Walt stressed that his company’s achievements were largely due to their dependence on animation. “Animation” – he said – “can explain whatever the mind of man can conceive. This facility makes it the most versatile and explicit means of communication yet devised for quick mass appreciation.” Traditional animation began with a storyboard, analysed and altered until the crew were content with the final story. The dialogue was recorded before animators made rough sketches of characters. ‘Inbetweeners’ were used to connect the animators disjointed sketches. The completed story was then sent to the inking department. The Painting Department applied the story was to sheets of clear celluloid acetate. Colour was added to the back of each ‘Cel.’ Backgrounds were painted on panes of glass, using Tempera or Water Colours, so they showed through the acetate, which contained only the characters. The background and Cel were then photographed, and dialogue added before the film was released. The last Disney film to be produced this way was 1989’s The Little Mermaid. Embracing new technology, the Computer Animations Production System (CAPs), used to ink and paint, kept Disney ahead of competition. Cheaper and quicker, it allowed Disney to average one animated film a year, including Beauty and the Beast, Aladdin, and The Lion King. More recently, this technique has been used to create The Hunchback of Notre Dame, Mulan, and Treasure Planet.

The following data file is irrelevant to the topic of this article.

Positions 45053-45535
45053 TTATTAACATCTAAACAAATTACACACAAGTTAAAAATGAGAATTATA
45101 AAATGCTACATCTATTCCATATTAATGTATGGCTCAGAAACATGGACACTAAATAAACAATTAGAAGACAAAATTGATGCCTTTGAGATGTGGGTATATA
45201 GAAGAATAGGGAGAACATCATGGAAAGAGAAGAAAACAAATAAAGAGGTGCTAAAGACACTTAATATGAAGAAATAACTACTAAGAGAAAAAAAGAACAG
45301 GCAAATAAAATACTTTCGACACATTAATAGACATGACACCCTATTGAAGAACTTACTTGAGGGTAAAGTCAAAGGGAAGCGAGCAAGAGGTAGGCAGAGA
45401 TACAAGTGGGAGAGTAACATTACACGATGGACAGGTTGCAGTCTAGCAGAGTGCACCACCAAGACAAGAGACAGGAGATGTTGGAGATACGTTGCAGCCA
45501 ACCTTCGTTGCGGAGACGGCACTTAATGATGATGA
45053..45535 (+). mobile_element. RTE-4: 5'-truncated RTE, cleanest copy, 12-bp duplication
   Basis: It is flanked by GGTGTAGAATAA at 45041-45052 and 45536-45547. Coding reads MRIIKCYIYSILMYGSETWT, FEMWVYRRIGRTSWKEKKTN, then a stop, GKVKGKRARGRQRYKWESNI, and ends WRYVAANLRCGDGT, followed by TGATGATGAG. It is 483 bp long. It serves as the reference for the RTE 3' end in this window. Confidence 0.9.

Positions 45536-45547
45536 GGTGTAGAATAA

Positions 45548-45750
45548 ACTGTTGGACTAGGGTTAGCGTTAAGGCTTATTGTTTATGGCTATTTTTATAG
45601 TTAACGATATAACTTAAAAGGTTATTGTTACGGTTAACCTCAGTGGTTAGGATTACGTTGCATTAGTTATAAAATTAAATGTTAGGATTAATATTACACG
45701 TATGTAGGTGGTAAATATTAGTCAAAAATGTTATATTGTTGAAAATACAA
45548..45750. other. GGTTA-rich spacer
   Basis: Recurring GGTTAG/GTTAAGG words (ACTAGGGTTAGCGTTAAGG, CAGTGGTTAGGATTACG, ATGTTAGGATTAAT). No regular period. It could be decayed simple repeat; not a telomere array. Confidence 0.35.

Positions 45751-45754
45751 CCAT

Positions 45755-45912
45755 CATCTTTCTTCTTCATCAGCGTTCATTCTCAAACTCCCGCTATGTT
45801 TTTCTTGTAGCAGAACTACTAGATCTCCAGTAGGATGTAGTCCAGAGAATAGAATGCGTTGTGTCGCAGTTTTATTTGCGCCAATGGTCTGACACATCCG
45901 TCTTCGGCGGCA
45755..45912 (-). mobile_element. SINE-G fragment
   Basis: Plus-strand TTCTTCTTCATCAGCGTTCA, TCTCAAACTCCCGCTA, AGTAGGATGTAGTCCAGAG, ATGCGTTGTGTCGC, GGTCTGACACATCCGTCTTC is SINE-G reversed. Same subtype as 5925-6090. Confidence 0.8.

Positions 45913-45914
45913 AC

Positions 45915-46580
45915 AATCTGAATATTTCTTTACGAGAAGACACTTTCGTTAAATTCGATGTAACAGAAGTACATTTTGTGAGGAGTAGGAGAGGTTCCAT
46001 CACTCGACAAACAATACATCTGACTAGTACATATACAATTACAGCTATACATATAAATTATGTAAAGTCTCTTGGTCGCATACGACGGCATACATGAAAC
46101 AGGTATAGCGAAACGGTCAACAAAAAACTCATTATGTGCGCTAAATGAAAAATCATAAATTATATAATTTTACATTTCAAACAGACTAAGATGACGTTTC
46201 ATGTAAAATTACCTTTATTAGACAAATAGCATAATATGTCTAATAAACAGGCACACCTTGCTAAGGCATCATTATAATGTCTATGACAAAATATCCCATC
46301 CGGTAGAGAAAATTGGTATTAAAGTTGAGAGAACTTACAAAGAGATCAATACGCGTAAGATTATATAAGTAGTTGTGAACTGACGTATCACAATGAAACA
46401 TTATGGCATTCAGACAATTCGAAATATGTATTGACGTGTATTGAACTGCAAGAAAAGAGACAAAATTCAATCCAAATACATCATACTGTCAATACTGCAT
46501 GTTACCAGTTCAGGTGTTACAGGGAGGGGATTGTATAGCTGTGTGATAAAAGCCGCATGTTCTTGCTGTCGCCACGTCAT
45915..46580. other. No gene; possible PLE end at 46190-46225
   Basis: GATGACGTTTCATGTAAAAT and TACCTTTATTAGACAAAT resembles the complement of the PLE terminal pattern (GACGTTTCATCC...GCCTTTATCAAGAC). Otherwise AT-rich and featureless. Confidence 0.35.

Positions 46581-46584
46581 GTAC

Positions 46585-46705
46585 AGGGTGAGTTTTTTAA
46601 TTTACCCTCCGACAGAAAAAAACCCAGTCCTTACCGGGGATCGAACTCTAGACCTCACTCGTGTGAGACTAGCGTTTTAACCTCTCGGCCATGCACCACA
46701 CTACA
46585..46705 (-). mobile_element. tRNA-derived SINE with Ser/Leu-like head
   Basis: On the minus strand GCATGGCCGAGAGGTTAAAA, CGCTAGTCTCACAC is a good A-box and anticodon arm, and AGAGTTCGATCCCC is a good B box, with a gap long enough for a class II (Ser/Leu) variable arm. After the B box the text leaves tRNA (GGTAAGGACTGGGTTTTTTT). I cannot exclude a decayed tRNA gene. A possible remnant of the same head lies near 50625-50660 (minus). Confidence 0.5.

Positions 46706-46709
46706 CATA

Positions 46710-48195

“I have been up against tough competition all my life. I wouldn’t know how to get along without it.”

-Walt Disney.

Disney’s future was threatened by tough competition from companies like DreamWorks. 2004’s Home on the Range was the last Disney film to use the traditional animation techniques (which now include ‘CAPS’), having been replaced by Computer Generated Image technology (or CGI) when Disney bought Pixar in 2006. Since then, Disney’s successes have included Cars, Ratatouille and WALL-E. The latest Disney/Pixar film, Up grossed over $723 million worldwide, becoming Pixar’s second most commercially successful film, after 2003’s Finding Nemo. Disney have produced CGI films independent of Pixar in the form of Chicken Little, Meet the Robinsons and Bolt, all of which have been added to their ‘animated classics’ line.

The success of The Princess and the Frog has secured traditional animation techniques a future at Disney, but its partnership with Pixar will continue to remain fruitful. Toy Story will be re-released in 3D prior to the release of Toy Story 3, while more sequels are on the way with Cars 2, Monsters Inc. 2, and a range of Tinkerbell films. It also has new concepts in development, including Rapunzel, to be released later this year, Newt and The Bear and the Bow in 2011, and King of the Elves in 2012.

Disney’s popularity is sure to continue in the future, with an appeal to all. Their limited DVD release strategy starves the market, making the films fresh for a new generation. Acquisitions of Pixar and, most recently, Marvel Comics, are set to benefit Disney indefinitely, and the promise of traditionally-animated films will excite fans old and new. Though battling competition since their inception, Disney has always managed to come out on top by embracing new technology, and treasuring the past. The success of The Princess and the Frog proves that the magic of Disney will live on forever.

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Posted by on April 30, 2010 in Unpublished work